The Independent Student Newspaper of St. John's University

The Torch

The Independent Student Newspaper of St. John's University

The Torch

The Independent Student Newspaper of St. John's University

The Torch

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Panel sheds light on health care industry

The St. John’s chapter of the American College of Healthcare Executives held their first healthcare panel in Council Hall on Saturday, April 19. The purpose of the event was for students interested in a future career in health care to gain more insight on the field.

The five speakers on hand included Abraham Warshaw, MD FACEP, senior vice president of Medical Affairs and Emergency Medicine Chairman for North General Hospital, Maria D’Urso, MSN, RCN, Account Manager for the Visiting Nurse Service of New York, Marchene Noel, director of Human Resources at North General Hospital, Christine DeMarco, Compliance Auditor for South Nassau Communities Hospital and Kemberlie Joseph, Project Associate for the NYU School of Medicine’s Department of Dermatology.

Students got the chance to mingle with various health care executives, but senior Mathew Eapen, president of ACHE, said that there was more to the occasion then just gaining contacts.

“This is more than a networking event – it’s an educational event as well,” he said. “Collectively, our panel has over 100 years of experience and we need to understand what the current job market is like, so what better way than to hear it from these professionals.”

One point brought up during the event by the healthcare panel was how there is a more business-like approach to modern day health care.

“Today, patients are more like customers and you have to be very attentive to their experience as a whole in the hospital,” said Warshaw. “If you fail to meet their needs, they will just go somewhere else for medical attention.”

Warshaw also mentioned that it is very important to keep the morale of health care employees high as well because “the more comfortable your employees are, the more comfortable the patients will be.”

D’Urso touched on similar topics.

“We are all each other’s customers and it is important to stay positive and treat patients with kindness and respect because you never know when the tables will turn,” she said.

In order to keep up with the business side of health care, the speakers urged students interested in working in the field to become knowledgeable in different aspects of business.

Noel suggested that students take “a few business courses” and Warshaw credited his prior experience of helping his parents run a radio station as being a useful tool in his job today.

“I learned a lot about business during my time there,” he said. “I learned a lot from the sales aspect, how to deal with employees, negotiating deals and contracts, good customer service- -things I never learned in medical school.”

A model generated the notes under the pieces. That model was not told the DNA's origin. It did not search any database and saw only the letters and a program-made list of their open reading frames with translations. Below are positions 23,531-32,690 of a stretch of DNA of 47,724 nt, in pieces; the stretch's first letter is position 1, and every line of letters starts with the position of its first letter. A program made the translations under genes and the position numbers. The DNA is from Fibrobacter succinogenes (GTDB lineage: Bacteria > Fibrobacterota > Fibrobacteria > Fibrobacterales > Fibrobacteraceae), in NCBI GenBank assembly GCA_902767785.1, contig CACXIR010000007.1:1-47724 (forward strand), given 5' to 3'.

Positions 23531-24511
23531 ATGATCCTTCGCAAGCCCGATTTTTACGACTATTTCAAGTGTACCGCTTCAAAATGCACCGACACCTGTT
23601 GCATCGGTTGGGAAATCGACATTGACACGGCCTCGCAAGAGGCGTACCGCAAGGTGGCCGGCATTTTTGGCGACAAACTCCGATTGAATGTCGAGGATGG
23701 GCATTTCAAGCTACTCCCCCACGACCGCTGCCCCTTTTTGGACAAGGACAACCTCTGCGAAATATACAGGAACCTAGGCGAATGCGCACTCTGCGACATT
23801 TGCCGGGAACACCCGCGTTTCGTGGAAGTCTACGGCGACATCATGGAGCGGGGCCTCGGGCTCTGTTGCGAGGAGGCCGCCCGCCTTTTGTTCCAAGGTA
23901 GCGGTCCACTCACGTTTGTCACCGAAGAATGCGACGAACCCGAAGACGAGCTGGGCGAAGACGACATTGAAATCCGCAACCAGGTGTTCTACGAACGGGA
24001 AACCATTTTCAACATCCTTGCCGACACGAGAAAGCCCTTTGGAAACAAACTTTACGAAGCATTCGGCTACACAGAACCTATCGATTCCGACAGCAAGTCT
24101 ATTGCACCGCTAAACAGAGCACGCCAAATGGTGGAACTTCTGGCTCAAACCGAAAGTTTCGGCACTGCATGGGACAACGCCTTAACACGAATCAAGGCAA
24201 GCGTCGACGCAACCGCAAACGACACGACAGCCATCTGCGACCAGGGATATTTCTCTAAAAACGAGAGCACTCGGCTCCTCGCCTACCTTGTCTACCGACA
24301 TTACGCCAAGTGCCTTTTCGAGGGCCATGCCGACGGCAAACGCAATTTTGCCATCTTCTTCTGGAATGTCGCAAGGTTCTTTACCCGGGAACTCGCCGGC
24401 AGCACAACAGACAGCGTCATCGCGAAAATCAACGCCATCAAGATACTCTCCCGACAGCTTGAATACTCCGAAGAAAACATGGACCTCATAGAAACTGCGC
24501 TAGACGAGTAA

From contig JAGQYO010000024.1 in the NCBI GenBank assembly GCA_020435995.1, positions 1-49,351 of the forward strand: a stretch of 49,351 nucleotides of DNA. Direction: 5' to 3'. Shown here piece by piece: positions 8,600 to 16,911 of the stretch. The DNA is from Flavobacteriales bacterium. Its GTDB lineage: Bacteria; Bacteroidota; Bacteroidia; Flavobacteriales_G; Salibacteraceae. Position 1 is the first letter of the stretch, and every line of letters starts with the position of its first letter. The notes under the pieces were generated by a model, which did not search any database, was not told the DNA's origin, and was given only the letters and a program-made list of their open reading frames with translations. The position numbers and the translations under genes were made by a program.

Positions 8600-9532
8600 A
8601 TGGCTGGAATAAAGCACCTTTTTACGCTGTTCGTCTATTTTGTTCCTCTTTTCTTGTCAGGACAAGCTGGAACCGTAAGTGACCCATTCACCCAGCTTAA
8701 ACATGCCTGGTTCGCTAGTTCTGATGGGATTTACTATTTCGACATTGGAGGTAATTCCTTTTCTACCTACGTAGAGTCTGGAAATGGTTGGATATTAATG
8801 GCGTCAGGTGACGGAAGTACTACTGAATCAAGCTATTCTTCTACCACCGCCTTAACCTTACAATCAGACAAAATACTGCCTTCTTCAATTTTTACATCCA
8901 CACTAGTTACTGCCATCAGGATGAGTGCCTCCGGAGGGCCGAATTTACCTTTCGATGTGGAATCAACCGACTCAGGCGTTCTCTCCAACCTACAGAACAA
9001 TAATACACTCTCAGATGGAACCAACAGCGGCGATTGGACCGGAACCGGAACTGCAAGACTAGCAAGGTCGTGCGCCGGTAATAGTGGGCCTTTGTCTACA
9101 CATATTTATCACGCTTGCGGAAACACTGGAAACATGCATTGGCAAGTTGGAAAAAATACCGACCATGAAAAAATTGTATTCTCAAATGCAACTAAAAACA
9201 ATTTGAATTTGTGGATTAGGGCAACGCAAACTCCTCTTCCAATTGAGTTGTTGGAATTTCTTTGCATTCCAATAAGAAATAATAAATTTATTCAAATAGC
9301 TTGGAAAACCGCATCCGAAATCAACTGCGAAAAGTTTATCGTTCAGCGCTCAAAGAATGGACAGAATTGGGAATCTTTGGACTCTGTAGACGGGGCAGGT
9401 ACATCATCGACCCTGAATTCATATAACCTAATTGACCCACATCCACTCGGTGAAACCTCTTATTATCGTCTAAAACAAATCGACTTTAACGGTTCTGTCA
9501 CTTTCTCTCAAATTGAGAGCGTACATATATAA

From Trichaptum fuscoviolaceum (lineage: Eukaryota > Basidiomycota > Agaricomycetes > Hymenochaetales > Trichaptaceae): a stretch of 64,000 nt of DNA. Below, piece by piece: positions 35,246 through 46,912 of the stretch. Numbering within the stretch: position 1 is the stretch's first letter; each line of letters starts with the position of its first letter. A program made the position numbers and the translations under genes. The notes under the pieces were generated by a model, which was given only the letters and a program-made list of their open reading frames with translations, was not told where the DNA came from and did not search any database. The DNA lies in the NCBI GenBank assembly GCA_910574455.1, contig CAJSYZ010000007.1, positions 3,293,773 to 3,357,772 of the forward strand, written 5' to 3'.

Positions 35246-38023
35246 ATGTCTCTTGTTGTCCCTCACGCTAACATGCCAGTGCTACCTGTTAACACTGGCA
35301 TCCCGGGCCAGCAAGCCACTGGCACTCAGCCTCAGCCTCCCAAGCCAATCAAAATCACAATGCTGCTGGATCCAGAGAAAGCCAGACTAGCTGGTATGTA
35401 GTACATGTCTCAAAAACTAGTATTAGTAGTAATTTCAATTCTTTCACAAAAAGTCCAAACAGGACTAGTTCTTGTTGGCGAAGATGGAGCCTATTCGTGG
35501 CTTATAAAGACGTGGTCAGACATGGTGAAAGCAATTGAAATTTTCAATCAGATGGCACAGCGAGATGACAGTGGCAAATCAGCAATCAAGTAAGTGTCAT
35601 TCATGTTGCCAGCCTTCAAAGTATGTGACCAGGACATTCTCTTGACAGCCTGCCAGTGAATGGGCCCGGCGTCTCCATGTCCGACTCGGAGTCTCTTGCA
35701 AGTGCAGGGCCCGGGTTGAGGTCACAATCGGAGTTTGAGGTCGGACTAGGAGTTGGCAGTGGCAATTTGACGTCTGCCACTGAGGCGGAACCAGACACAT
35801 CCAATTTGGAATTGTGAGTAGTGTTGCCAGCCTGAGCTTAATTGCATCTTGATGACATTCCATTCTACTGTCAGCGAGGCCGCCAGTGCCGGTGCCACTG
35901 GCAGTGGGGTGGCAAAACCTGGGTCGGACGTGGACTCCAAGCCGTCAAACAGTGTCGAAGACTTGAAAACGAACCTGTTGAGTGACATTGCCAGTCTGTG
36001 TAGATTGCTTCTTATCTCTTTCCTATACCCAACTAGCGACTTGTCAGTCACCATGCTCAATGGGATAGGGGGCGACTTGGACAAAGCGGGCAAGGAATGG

DeMarco, a 2005 St. John’s alum, pointed out the significance of internships on one’s career.

“This field is changing everyday and you need to see what’s out there,” she said. “Internships will let you see what exactly you want to do and what you don’t want to do.”

Members of the panel also stressed that although who you know is important in getting your foot in the door, what you know is just as important in keeping you there.

“Of course if you know people you can get interviews and job offers, but if you really aren’t qualified, you’re not going to last,” Warshaw said. “That’s why if you are going to accept an offer, make sure that you take a job that you know you are going to excel in.”

Noel added that coming into the field with a fresh perspective also helps a new employee’s longevity in the field.

“People who are deemed valuable are ones with ideas and ways to implement them,” she said. “Some companies have gotten in trouble because they have gotten stagnant, so it’s important to help business move forward and not stay in the same spot.” Joseph, a 2003 St. John’s graduate, shared similar advice.

“[Employers] don’t like it when employees constantly go up to them with more problems, if you see a problem, you better come up with a plan to help solve that issue,” she said.

During the event, it was announced that the St. John’s ACHE had been accepted into the Higher Education Network, which puts the St. John’s group in league with chapters at Columbia, Hofstra and St. Joseph’s University.

ACHE also honored St. John’s professors Lloyd Torres, Vincent Immiti and Franklin Camerano for their service in the organization’s faculty advisor committee.

Senior Lalchan Singh, vice president of ACHE, said that he was proud of the way the event came together.

“I believe the event turned out very well,” he said. “I think it was very important to get graduating seniors and undergrads some insight on the current state of health care and I think we did just that.”

Freshman Mary Zielinski said that she learned that she would not have to limit herself in the health care field.

“I found the fact that there are so many different aspects of health care to be interesting,” she said. “I think that’s good because it makes me more open to bring to use all the skills I’ve been given.”

Junior Joseph Gueits left the healthcare panel event with similar feelings.

“I think networking is one of the most things I’ve learned from the event and to expose myself to different experiences,” he said.

Senior Aisha Ballie said that it was good to see former St. John’s students come back and share their experiences.

“It was really inspiring to see two alumni on the panel,” she said. “I thought the event was very well presented and I’m glad I came.”

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